Saturday, October 01, 2011

Sick Employees Cost Us

Dr. McDougall's latest newsletter has an article that argues that the Standard American Diet compromises our competiveness on the world stage, because it makes us sick and less productive. So, then, it is not just the high cost of group health insurance premiums. It's those lost days and inefficient hours on the job.

This is certainly our experience at our law firm. That is, we have had employees over the years whom we like very much, who are faithful and smart, but whose illnesses have compromised their productivity. We know what they eat, and they don't eat well at all. There are other things in their lives, but this is a very obvious factor.

Dr. McDougall writes, in part:

The downhill spiral for the American worker must be stopped, and there is no better place to start than at the dinner table. Replacing the current animal-food-based diet with a starch-based diet will return workers to a productive state of health, almost overnight. You, personally, do not have to wait to be saved by another government-sponsored stimulus program. Take control, get back your health, get off medications, and away from frequent visits to doctors, laboratories, and hospitals. Switching from beef and butter to beans and barley will cut your personal food bill too, from $14 to $3 a day today. That would mean a $44 a day savings for a family of four, which equates to an extra $1,300 a month saved on food alone.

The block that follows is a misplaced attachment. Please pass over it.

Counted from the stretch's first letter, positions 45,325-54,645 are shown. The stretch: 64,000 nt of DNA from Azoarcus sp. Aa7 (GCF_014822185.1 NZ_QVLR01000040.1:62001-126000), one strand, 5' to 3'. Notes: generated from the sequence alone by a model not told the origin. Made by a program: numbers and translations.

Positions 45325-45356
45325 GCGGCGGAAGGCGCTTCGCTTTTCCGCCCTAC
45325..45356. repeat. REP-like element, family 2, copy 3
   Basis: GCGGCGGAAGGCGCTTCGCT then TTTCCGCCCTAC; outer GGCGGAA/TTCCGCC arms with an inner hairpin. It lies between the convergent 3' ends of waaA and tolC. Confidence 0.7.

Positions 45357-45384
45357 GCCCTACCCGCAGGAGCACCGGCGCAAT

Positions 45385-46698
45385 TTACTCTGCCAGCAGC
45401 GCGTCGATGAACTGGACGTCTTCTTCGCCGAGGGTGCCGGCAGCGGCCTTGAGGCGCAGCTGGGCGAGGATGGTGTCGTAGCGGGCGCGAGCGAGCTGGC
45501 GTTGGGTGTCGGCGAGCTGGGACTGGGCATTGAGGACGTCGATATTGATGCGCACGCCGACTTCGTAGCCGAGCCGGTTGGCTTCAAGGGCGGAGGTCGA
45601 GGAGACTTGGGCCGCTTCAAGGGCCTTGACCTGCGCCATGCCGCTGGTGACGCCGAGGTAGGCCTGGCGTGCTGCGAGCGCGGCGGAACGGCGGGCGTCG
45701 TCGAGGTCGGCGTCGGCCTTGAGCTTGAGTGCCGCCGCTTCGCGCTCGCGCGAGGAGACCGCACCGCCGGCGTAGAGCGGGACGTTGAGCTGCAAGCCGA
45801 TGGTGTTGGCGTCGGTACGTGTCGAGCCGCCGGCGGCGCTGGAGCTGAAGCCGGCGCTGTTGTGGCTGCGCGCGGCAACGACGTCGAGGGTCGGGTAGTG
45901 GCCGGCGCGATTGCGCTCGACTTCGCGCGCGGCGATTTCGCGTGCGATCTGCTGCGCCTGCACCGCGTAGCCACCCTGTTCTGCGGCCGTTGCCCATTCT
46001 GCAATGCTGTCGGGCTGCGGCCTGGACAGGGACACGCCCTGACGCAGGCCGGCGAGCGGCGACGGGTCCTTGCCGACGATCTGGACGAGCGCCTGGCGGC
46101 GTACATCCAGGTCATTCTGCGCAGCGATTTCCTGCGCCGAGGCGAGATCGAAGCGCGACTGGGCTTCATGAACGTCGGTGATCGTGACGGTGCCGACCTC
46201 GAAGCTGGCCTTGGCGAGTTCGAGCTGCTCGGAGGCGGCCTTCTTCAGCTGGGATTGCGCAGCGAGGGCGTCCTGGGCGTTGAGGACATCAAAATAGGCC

Anonymous said...

Paul-this is very interesting. Anna Scott has been very sick (Salmonella consumption) this week and it has prompted many thoughts about health care and general American practices. Her restricted diet has made me wonder if you are aware of any studies done on all the protein power that has become so popular. Many of them are technically generated from whey (dairy). Do you know whether these powders find their place on the continuum of healthy choices? Obviously people should eat actual food for optimum health, but as we attempt to put more calories into Anna Scott, I am wondering about the use of this kind of product.

Paul Stokes said...

Hi, Rachelle, I just now read your comment. I'm very sorry to hear about Anna Scott and I hope she's better. I am sure that studies have been done on the protein powder, but I am not right now acquainted with them. I can point out a couple of things, however. First, the problems with dairy products are generally well documented, and for that reason I would question protein powder that derives from whey. For another, the powder is "processed," where the lodestar is "whole-foods." The whole-food thesis is that proper nourishment does not arise from any single element, extracted and then repackaged through some industrial process, but from the natural combination of elements in a given fruit or vegetable or legume. Let me think about something you might want to read and I will be in touch.